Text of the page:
At some point Charles Barkley coined and my Dad began to often use the term HIBLET. (Or however you spell it) It was Barles Charkley’s way of pointing out an athlete who seemed to have “had it but lost it”. In the past 6 months… that’s exactly what I let myself become. The downward spiral began as October ended, and by December my Fran had gone from 6:33 to 10min, my Filthy Fifty time shot up from sub-24 to 30 minutes flat. I shake my head in shame just thinking about it.
In the past 6 months… planes, trains and automobiles have taken me from CT as far as Hawaii and back, as cold as Aspen and as hot as Austin, TX – and countless places in between. As much as I love leaving town, it comes at a cost. Consistent training, access to a kitchen, plus any sense of daily routine become elusive, if not impossible. CrossFit life became increasingly difficult to maintain while on the road, and I will own up to throwing my hands up in defeat.
Do you ever find that after eating something you LOVE over and over and over, you get sick of it and need some time apart? Like pizza. You eat it 3 days in a row because 1) it’s freakin’ delicious and 2) you haven’t had it in so long – then the carb coma sets in as you say in your head “okay, pizza, I think we need some time apart. It’s not you, it’s me.”
Just shy of 2 years ago, I drank the CrossFit koolaid. I don’t regret it for a minute. However, spending years as a lone ranger at a globo gym with just a few casual acquaintances along the way can in no way prepare anyone for the global community they become a member of after they suffer through their first WOD.
You join CrossFit. You take it all in. You learn the moves. You meet the people who you don’t yet realize will become extended family. You start achieving goals you previously thought were physically impossible. (Handstand pushups WHAT?) You get high on the endorphins, PRs and your newfound strength. It infiltrates the way you think, the way you eat, the way you sleep, the way you spend your time outside of the office.
When you’re sent out of your CrossFit comfort zone (admit it, we’re in the minority), only then may you realize that your lifestyle change/journey/transformation – whatever you call it – can be overwhelming to other people. It then overwhelms you in trying to figure out how to strike a balance between your home habits and the tight schedule and limited time/resources you may end up with while away from home.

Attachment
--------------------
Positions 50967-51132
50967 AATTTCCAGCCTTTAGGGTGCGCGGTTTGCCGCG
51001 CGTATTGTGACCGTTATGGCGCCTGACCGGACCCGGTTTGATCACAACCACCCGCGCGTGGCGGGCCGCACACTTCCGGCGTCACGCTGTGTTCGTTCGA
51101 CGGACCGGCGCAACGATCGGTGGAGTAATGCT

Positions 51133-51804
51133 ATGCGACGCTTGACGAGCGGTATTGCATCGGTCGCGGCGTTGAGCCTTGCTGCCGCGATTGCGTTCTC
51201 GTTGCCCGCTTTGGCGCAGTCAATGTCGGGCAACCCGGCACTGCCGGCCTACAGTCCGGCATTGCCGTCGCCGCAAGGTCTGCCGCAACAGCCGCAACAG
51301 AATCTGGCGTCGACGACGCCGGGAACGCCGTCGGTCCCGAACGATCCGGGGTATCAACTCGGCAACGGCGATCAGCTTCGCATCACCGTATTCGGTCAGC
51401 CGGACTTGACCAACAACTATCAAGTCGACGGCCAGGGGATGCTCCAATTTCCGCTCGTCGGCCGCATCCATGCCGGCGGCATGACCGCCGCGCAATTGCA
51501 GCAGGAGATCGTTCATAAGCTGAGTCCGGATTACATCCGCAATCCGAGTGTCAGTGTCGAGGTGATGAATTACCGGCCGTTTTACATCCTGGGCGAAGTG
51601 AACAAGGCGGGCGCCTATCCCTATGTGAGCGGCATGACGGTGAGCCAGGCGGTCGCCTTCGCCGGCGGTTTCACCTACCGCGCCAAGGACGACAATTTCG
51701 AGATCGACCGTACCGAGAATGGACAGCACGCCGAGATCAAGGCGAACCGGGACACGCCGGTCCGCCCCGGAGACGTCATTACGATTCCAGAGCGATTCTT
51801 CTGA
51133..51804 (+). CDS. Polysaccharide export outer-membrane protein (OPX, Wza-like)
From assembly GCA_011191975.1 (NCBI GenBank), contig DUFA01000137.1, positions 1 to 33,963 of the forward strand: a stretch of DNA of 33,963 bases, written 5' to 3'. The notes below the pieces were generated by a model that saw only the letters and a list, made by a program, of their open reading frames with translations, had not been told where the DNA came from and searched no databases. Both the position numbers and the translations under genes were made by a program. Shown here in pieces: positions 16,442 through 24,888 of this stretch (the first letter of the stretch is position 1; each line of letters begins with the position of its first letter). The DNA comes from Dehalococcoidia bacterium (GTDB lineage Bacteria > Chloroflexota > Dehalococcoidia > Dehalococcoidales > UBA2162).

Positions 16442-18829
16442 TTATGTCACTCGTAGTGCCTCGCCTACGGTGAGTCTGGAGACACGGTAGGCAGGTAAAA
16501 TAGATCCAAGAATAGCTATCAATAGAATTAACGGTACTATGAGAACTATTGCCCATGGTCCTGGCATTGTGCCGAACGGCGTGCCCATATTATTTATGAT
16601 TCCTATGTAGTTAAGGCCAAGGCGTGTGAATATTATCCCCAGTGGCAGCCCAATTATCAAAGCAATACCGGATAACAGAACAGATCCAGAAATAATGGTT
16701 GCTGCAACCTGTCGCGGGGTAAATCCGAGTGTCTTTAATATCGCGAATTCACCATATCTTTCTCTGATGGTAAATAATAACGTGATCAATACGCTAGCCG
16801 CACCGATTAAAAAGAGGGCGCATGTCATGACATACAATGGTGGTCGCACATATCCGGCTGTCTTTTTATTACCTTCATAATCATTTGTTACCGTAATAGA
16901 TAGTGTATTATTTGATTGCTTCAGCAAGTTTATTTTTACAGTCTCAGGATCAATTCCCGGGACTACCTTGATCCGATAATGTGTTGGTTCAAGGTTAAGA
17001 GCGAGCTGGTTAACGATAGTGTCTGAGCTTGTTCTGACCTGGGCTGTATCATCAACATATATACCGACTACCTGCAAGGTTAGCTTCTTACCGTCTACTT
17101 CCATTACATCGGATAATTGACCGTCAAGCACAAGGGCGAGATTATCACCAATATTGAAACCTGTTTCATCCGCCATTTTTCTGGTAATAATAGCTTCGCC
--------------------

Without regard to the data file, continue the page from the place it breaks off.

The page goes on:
Baking yourself a tray of paleo treats? Forget it. Bulletproof coffee every morning? Hah. CrossFit’s 5 miles away and you don’t have a car? Too bad. The earliest WOD the local box offers is 6a and you have to leave for work by 7a? Tough Cookies. You just got back at 7p and your coworkers want to meet back downstairs in 45min to head out to dinner? Sucks to be you.
If you’re like me, you become overwhelmed by it ALL… and you give up. I had to take a step back, because it became more exhausting trying to figure out how to go about my day than just shutting up and going with the flow.
I’ve left and come back days, weeks, even months later, not recognizing 30% of the faces in the gym anymore. Then again, I don’t even recognize the person looking back at me in the mirror lately. She’s taxed by lifting barbells loaded with weight that I used to toss around during warmups like nothing. Her Grace time is 4:30, far cry from the all-time 3:04 she’s capable of. However, she’s taken Fran down to 8:48 and the Filthy Fifty around 25 minutes again. Progress in the right direction.
Life is a bit easier to manage when you know what to expect. If you go to the same office, same WOD time, with the same people, with the same meal plans week in and week out — life is manageable. Happy. Stress Free. In my case, it became effortless to the point where I took it for granted. It wasn’t until I started traveling increasingly often for increasingly extended periods of time that I realized how overwhelming ‘effortless’ actually was. I folded like a napkin.
Crossfit life went from being everything that made me happy at home to the bane of my existence while out on the road. The onus is now on me to figure out how to find a happy medium between the the two.
At the end of the day, I just want my pants to fit.